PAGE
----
Imagine trying to plan for a party that has no date and might not even happen.
That’s what organizers for the RBC Canadian Open are dealing with for the national championship scheduled for June 11-14 at St. George’s G&CC in Toronto. After speaking with many people associated with the tournament, both on the record and off, it’s clear there are lots of questions but few answers.
At the moment, the tournament is scheduled to proceed, but as each week passes with more stringent regulations in place to deal with the COVID-19 pandemic, holding the event becomes more difficult.
"This is beyond marketing and golf," said Mary DePaoli, the executive vice-president and chief marketing officer for RBC, the tournament’s title sponsor. "This is about the health and safety of the fans, the athletes and everyone connected with the tournament."
As with many sports, the PGA Tour is currently on pause. Nine events are either cancelled or postponed. The Masters and the PGA Championship are looking for new dates.
Currently, the next event on the PGA Tour’s schedule is the Charles Schwab Challenge, to be played May 21-24. According to Golfweek, preparations for that tournament are in a holding pattern, with grandstand assembly on pause.
The building of the infrastructure for the U.S. Open, slated for the week following its Canadian counterpart in Mamaroneck, N.Y., has stopped due to the statewide closure of all non-essential businesses. The United States Golf Association is reportedly looking at all possibilities including holding the event without any tented areas.
Where does that leave the RBC Canadian Open?
DePaoli said the decision to cancel rests with the PGA Tour and she has already been through the experience once before. The bank also sponsors the RBC Heritage, which fell off the tour’s schedule earlier this month. She praised the efforts of commissioner Jay Monahan and his team during this difficult time.
"They have been in constant contact with daily calls, sometimes several times a day," she stated. "They have an excellent process in place on how to make these decisions that takes into consideration all the necessary information from the right people."
DePaoli emphasized that no decision has been made on the Canadian championship. It’s currently planned to go ahead.
Bryan Crawford, the tournament director, has been on the front lines, trying to prepare for something he doesn’t even know will be held.
"People don’t realize how long it takes to get things ready for an event of this magnitude," he stated. "It’s not like an arena where you have a fixed structure."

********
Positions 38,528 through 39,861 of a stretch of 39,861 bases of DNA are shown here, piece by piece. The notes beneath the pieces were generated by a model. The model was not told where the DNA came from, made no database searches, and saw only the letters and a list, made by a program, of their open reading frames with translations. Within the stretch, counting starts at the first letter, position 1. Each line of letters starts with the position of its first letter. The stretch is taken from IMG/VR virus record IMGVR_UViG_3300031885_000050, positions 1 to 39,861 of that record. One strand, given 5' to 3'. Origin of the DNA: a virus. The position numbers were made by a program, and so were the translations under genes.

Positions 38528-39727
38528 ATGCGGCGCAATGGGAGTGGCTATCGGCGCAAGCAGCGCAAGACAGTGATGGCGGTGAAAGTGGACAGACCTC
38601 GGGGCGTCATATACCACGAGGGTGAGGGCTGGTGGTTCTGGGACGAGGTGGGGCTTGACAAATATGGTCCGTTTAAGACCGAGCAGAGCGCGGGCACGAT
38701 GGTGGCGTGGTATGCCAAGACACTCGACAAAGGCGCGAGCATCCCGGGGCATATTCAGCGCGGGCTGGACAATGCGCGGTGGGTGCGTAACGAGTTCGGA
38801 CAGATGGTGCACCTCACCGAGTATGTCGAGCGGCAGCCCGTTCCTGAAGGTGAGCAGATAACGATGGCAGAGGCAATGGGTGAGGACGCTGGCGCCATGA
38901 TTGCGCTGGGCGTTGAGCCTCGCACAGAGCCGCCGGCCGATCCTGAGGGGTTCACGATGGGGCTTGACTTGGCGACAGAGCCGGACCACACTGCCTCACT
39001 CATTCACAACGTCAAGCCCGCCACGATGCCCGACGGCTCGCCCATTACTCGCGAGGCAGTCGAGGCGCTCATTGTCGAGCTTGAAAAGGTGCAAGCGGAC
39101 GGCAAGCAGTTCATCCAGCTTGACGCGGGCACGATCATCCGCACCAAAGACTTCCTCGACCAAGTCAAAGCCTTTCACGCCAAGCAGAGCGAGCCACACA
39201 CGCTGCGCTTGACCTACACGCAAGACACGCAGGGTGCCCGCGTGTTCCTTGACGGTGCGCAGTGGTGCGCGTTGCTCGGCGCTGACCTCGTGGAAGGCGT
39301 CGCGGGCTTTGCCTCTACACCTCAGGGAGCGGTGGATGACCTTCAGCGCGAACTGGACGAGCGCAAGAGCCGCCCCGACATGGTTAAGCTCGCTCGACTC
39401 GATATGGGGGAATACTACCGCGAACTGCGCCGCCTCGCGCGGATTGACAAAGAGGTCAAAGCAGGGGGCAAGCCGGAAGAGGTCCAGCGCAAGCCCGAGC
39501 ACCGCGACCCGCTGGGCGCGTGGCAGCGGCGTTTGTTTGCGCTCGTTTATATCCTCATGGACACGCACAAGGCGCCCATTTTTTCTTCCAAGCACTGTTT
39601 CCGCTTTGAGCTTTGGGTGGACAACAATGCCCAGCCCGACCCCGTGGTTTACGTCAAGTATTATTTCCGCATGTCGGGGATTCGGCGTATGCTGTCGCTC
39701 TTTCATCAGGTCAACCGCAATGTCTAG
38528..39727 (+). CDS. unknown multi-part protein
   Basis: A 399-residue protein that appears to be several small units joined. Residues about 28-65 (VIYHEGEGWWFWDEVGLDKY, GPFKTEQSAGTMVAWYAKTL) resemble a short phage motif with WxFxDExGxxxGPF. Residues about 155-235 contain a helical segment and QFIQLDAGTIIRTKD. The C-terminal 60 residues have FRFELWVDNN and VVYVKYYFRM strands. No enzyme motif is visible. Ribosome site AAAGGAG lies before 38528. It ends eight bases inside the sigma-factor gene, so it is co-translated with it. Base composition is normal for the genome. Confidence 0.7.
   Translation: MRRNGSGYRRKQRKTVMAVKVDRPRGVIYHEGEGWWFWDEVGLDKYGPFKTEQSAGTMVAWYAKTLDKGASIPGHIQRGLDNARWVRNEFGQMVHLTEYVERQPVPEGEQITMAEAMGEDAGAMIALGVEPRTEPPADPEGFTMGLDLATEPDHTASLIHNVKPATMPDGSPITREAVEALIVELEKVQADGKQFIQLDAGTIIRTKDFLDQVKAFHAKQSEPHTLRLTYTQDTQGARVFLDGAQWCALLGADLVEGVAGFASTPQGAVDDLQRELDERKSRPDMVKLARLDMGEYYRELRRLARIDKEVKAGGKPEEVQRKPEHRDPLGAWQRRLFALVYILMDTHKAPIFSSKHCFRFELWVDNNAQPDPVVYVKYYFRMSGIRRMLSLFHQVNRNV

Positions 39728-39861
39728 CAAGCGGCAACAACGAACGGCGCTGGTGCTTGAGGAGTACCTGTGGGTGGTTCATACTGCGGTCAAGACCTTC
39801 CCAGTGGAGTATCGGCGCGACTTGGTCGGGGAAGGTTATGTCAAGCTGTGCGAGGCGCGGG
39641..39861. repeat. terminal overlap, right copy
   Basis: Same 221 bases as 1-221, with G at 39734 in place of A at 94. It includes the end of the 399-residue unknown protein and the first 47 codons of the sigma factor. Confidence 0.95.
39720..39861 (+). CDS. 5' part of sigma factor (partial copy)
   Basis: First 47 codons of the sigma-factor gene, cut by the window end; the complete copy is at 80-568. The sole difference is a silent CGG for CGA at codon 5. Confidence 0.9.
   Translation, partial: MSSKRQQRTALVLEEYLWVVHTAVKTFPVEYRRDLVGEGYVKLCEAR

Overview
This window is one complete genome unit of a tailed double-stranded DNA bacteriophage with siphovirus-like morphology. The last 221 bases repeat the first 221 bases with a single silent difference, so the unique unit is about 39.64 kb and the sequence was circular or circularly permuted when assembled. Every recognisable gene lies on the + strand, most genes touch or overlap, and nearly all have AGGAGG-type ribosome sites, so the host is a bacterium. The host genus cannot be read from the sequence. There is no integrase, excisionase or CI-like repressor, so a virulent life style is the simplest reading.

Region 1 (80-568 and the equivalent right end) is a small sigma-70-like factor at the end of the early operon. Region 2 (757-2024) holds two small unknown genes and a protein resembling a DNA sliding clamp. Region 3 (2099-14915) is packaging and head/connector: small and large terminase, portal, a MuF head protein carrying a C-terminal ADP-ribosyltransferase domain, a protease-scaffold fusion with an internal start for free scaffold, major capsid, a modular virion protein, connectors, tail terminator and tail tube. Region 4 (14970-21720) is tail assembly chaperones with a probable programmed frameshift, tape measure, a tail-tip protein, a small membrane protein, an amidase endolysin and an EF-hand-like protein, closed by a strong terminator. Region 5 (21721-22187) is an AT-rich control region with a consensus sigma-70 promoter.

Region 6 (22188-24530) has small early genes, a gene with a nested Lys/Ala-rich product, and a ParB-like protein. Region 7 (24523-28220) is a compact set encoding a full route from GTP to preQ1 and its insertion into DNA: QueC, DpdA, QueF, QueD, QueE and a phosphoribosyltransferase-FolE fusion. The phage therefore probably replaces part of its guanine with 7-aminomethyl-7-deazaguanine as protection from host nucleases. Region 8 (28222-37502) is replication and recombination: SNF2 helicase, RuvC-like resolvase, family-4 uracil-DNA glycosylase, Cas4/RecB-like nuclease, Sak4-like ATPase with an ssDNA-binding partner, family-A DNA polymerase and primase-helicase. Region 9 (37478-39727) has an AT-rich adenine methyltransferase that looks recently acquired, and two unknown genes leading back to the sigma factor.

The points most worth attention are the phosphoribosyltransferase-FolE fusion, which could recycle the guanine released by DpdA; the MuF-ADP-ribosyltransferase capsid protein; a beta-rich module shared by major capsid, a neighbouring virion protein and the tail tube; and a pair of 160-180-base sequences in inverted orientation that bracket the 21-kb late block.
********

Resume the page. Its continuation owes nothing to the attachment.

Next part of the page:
Even without the unknown caused by the pandemic, this year’s RBC Canadian Open was a logistical labyrinth, taking place at a golf course in Toronto surrounded by urban sprawl. Fitting everything into the tight space means a television compound and catering area that stretch out over 400 yards using three lanes of a major roadway. Players will be shuttled to the driving range at Islington G&CC three kilometres away.
Neighbouring schools, possibly back in session, will be used for parking and the football field at a nearby high school is slated to host two concerts, first by Keith Urban and then by the Chainsmokers.
It’s a daunting task under normal circumstances, but with all that is happening at the moment that increases tenfold.
Crawford and his team are up against the clock if all this is expected to come off as planned. The construction of grandstands, platforms, corporate boxes and player walkways for the tournament is scheduled to start next week although there is some flexibility around that date.
Other structures such as the concert stage would come later. But with all non-essential businesses in Ontario ordered closed, it can’t move forward until that order is dropped.
"We done a lot of contingency planning and we have prioritized things," he said. "It’s gone from a week-to-week scenario to day-by-day. We have to be nimble and dynamic."
There are many other questions to consider as well, ranging from the extreme (If a travel ban is still in place, how would the golfers and necessary officials from outside the country even get to Toronto?) to the unusual (Could portable toilets spread the coronavirus?).
There has been some thought that as a national championship, the Open might be postponed rather than cancelled. There’s even been discussion, somewhat far-fetched at this point, of hosting the tournament with no fans, making it a television-only event.
"I think all possible scenarios are on the table," said Crawford. "Right now we’re just going to be ready to go and understand if we get cancelled it will be for the right reasons."
Since its inaugural run in 1904, the RBC Canadian Open has been cancelled six times. No tournament was held from 1915-1918 due to the First World War and the Second World War led to its cancellation in 1943 and ’45.